A series of recent Indian court judgments have given a much-needed impetus to arbitration and its practice in India. These judgments are clearly a conscious attempt on the part of the Indian judiciary to restrict intervention in arbitration and related processes in order to make the arbitration process a credible, speedy and effective mode of dispute resolution.
The Supreme Court recently held that that when interpreting the expression 'public policy in India', patent illegality cannot be included as one of the grounds on which the enforcement of foreign awards may be refused. The court has endeavoured to make a distinction between awards made in India and foreign awards, with a view to limiting the scope of grounds by which to challenge the latter.
The Delhi High Court recently examined the question of when an arbitration clause can be deemed binding on a party that is not a signatory to the agreement containing the clause. The court held that the question should be determined based on the terms of the agreement, along with the intention and conduct of the parties. However, a cautious eye should be kept on applications in order to discourage frivolous petitions.
The Delhi High Court recently affirmed that where parties to an agreement make reference to an arbitrator for the purposes of determining a question of law, the decision taken by the arbitrator cannot be interfered with by the courts, even if the court itself may have a different view on the question of law from that taken by the arbitrator. The court may interfere only where the view arrived at by the arbitrator is implausible or contrary to law.
In a recent appeal of an International Chamber of Commerce arbitration in Malaysia, the Delhi High Court had to consider whether the Indian law of limitation was a procedural law or a substantive law. The lead arbitrator had noted that since the statute of limitations in both India and Malaysia was procedural, an action could be brought in Malaysia even if the period of limitation in the claim had expired under the Indian Limitation Act.
A recent case before the Delhi High Court demonstrates that the courts continue to frown on parties' efforts to avoid arbitration by filing suits that implead unnecessary parties. Efforts on the part of the courts to weed out frivolous civil suits filed by parties to scuttle the arbitral process is a necessary step and will go a long way towards building the confidence of commercial parties when considering engaging in arbitration.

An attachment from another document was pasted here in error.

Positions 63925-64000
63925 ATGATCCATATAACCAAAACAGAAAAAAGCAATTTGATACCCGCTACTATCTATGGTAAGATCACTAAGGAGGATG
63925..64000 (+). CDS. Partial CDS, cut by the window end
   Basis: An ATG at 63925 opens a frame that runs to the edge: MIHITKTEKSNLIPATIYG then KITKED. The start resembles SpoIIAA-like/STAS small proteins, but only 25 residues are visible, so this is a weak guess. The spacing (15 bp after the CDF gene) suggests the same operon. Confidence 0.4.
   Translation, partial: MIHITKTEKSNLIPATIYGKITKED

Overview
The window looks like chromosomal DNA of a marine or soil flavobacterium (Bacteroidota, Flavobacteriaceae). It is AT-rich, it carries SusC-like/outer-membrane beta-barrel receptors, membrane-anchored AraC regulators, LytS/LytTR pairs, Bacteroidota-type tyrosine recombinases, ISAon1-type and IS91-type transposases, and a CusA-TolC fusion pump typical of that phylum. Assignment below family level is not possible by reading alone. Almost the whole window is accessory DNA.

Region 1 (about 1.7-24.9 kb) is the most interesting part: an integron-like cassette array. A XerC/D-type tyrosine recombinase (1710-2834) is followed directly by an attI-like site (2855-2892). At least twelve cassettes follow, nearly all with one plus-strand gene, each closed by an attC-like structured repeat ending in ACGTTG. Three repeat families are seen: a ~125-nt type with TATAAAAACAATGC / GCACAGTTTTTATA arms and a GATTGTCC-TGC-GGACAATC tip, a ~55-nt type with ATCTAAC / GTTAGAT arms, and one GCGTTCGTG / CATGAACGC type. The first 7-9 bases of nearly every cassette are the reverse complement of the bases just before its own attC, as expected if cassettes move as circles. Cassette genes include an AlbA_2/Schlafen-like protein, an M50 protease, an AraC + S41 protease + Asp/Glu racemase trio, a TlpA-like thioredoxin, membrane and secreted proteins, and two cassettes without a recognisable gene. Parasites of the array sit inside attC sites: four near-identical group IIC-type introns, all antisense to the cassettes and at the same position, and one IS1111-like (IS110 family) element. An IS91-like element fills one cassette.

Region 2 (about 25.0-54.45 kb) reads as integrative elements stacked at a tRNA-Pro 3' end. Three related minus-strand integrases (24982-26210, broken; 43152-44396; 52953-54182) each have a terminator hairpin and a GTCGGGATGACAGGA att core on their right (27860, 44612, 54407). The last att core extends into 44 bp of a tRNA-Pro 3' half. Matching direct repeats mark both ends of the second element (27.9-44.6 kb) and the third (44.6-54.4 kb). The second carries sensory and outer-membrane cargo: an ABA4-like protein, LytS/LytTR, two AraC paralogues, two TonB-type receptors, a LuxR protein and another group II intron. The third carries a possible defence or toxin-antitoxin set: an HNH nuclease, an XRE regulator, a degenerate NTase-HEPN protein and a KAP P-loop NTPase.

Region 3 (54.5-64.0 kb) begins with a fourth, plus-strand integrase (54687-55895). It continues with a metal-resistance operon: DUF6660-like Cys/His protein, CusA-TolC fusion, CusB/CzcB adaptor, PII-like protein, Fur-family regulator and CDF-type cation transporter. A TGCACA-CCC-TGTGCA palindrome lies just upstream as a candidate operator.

A constitutional bench of the Supreme Court recently issued a judgment in which it restricted the scope of interference by Indian courts in arbitrations conducted outside the territorial boundaries of India by excluding the applicability of Part I of the Arbitration and Conciliation Act 1996 to such arbitrations. This judgment was much anticipated in international commercial arbitration circles and is very welcome.
Bilateral investment treaties have recently become the chosen pathway for dispute resolution by foreign investors in India. However, historically foreign companies that invest in India have rarely invoked the dispute resolution clauses of such treaties. A view has been canvassed that India should therefore consider amending its investment treaties so as to reduce the protections accorded to foreign investors.
A recent case before the Supreme Court has confirmed the grounds under which arbitration awards may be challenged. As detailed under Section 34 of the Arbitration and Conciliation Act, the court has the power to allow an amendment where an application has been made within the prescribed limits, if the peculiar circumstances of the case so warrant and it is so required in the interest of justice.
In a recent case the Supreme Court held that there is an implied exclusion of Part I of the Arbitration and Conciliation Act 1996 if the parties have expressly chosen foreign law as the curial law to govern the arbitration procedure. Therefore, as a cautionary approach, where parties intend not to be governed by the act's provisions, it is best specifically to exclude the applicability of Part I of the act.